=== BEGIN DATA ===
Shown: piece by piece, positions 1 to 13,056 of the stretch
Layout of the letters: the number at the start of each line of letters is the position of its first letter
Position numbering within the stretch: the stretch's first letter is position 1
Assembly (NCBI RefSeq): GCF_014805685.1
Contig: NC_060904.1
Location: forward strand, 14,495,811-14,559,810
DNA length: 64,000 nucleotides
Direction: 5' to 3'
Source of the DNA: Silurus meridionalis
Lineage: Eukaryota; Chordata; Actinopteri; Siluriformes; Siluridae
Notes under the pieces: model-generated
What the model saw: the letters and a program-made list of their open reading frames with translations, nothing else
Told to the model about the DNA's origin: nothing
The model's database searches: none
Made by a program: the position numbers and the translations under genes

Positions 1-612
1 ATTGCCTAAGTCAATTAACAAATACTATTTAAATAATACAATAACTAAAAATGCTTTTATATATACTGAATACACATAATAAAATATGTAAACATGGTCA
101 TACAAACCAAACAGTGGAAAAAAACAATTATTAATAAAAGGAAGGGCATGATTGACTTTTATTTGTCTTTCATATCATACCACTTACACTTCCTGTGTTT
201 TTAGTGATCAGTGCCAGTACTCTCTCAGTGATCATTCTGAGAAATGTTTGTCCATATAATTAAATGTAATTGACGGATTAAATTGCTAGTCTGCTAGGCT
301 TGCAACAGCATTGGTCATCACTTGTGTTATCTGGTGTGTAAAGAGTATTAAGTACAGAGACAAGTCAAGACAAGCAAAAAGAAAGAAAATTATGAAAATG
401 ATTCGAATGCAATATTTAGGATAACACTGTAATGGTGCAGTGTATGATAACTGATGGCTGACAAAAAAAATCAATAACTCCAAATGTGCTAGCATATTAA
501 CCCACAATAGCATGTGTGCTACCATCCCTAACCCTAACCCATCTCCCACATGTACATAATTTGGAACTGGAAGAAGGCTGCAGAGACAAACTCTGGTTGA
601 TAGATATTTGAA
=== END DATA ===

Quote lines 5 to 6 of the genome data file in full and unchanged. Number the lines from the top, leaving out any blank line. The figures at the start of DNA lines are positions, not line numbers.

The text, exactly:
Contig: NC_060904.1
Location: forward strand, 14,495,811-14,559,810